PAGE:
How The “Savage” Challenge Is Rewriting The Narrative of Cultural Appropriation

How The “Savage” Challenge Is Rewriting The Narrative of Cultural Appropriation

By Geri Mishra

It was September 2019. Corona was nothing but a drink. If someone was not in school during school hours, it was because they were skipping, sick, or because the fire alarm had been pulled once again. The school year had just started, but the weather made it feel like summer had been extended an extra month. 

It was also the month that fourteen-year-old Jalaiah Harmon uploaded a dance to multiple social media apps, including Dubsmash and Instagram. Only a couple weeks later, several Tik Tok users adopted it, causing the soundbite used for the Renegade to emass twenty million videos on the app. 

For months, arguably even today, the Renegade was inescapable. It was being replicated by teenagers nationwide in school hallways, dances, and pep rallies. However, despite Harmon creating the dance, other influencers, notably Charli D’Amelio and Addison Rae, were crowned the “CEOs of the Renegade”. Furthermore, whenever said content creators would post a Tik Tok performing the dance, they would never give Harmon credit for being the original creator, despite her constant pleas. It only took backlash from the black community and several months of Harmon fighting for her rightfully deserved credit for typically white influencers to give it to her. 

What had happened to Harmon has been happening to black people for centuries. We’ve heard this story before: a black person creates something, it gains a little bit of buzz, then a white person adopts the work, causing it to explode in popularity. Sooner or later, people take notice of the appropriation that has occurred and depending on how much they care, try to reclaim it as the work of its actual creator. Wash, rinse, repeat. 

Cultural appropriation keeps happening because the world is set up in a way where it is acceptable for white people to steal from people of color—be it land, historical artifacts, or emoji skin tones that don’t match. Yes, European countries are not setting out to colonize foreign land anymore. Yes, there have been several black creators who have been given due credit for their work. That still does not change the fact that if a white person desires to have something normally acquired by people of color, they would face little to no repercussions for gaining it, with or without credit. Due to the marketability of their whiteness, they might even popularize it. Appropriators, consciously or subconsciously, feel comfortable picking and choosing from different cultures while remaining ignorant of the significance of doing so. This is because they have grown up in a society where it has been happening for years. This country was built by stolen people on stolen land. This is how the narrative has been. 

Well, until recently. While things are primarily still the same, backlash against cultural appropriation has been more prevalent than ever. And in the Tik Tok dance scene, the Renegade incident seems to have been the last straw.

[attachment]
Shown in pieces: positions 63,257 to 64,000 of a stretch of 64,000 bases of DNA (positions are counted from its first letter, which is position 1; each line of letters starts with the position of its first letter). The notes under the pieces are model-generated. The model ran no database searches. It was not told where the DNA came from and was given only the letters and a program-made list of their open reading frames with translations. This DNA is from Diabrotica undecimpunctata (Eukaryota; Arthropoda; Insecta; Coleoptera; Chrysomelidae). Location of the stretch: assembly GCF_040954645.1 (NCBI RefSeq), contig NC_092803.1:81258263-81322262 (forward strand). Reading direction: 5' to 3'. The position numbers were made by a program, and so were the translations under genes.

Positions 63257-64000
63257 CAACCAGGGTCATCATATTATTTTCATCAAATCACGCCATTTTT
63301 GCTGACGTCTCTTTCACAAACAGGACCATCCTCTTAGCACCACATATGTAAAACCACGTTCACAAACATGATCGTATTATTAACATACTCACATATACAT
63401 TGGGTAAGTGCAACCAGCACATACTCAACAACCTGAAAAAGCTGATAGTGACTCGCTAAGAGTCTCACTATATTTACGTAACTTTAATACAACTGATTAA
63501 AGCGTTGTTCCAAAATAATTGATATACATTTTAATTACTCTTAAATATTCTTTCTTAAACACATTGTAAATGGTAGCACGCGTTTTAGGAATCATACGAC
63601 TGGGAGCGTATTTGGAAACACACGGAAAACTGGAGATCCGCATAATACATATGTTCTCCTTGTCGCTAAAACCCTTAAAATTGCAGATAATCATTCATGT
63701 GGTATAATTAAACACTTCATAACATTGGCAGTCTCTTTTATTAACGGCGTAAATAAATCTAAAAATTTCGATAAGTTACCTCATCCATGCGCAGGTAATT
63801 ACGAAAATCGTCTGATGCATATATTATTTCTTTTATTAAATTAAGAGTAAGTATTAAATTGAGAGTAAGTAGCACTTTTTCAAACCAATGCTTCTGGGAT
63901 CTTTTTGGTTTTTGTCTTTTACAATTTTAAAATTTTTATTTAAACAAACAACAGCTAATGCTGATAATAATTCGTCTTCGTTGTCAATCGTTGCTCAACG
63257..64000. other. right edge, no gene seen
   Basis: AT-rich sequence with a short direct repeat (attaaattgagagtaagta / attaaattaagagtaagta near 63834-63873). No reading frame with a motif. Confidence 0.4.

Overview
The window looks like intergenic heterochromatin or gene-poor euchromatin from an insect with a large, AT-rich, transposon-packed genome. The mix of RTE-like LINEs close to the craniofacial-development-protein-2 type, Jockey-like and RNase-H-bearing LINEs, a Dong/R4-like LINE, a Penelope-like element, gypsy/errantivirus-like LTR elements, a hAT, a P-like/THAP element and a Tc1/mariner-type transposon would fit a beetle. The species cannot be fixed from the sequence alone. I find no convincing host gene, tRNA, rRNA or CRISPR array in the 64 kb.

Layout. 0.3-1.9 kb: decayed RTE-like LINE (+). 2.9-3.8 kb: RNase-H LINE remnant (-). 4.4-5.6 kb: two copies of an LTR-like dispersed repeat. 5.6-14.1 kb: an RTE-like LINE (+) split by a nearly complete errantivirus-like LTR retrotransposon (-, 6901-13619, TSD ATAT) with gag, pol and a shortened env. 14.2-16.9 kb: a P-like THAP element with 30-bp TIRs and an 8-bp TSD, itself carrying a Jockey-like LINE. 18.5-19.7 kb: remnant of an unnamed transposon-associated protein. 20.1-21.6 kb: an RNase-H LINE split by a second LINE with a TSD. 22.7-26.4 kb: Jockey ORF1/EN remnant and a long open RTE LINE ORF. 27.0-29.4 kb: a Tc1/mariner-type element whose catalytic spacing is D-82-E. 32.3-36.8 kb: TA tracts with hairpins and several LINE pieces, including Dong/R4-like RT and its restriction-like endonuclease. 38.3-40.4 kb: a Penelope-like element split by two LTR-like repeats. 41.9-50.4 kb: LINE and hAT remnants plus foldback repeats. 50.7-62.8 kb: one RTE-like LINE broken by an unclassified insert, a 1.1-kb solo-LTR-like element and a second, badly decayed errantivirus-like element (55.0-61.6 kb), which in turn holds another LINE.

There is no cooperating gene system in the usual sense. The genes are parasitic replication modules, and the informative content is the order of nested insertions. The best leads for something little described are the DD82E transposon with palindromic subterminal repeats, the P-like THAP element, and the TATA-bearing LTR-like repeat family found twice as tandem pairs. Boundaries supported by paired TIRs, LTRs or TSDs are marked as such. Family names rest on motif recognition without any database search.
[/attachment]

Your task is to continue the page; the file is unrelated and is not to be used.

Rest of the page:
In mid-March, rapper Megan Thee Stallion posted an Instagram video of choreographer Keara Wilson dancing to her song, “Savage”. For the next couple of weeks, Wilson’s routine has been replicated by multitudes of social media users, and has since been dubbed the Savage Challenge. All throughout the rise of the challenge, Megan made sure to credit Wilson on creating the dance, and following its peak in popularity, Wilson made sure to state in her Instagram bio that she was the creator of the challenge, both subtle nods to what had happened during the Renegade era. 

The truth is, Megan Thee Stallion is a black female creative. Moreover, a rapper with a large social media presence. She has no choice but to be a student of how cultural appropriation works. Although she never made a grand statement on how she was not going to let Wilson have the same fate as Harmon, make no mistake: her pushing of Wilson as the creator of the dance was nothing but deliberate. This theory was finally confirmed when Megan released the lyric video for the song early April. 

The video has a simple premise, as all official lyric videos. What separated it from other lyric videos of popular rap songs was that it featured an animated version of Keara Wilson performing the dance, front and center. 

While Jalaiah Harmon has since reclaimed credit for the Renegade, which ended up scoring her a shoot for Teen Vogue around the same time the aforementioned lyric video was released, the damage had already been done. Charli D’Amelio is forever going to be the face of the Renegade, no matter how many collaborations she and Harmon do together. She has gained astronomical wealth and popularity due to the rise of the dance, and there is nobody who can erase that. 

However, with the release of her lyric video, Megan Thee Stallion sent a message loud and clear: Keara Wilson was going to be the face of the Savage Challenge. Any revenue and opportunities from the dance was going to go to her, and she will do anything and everything in her power to maintain that that is the case. 

Truly, the Renegade was the last straw. And during a time where for the first time ever, four black women take up the first and second spots on the Billboard Hot 100 while this article is being written (a remix of “Savage” being one of them), it is clear that the narrative of cultural appropriation is slowly but surely being peeled away. Appropriators, beware. 

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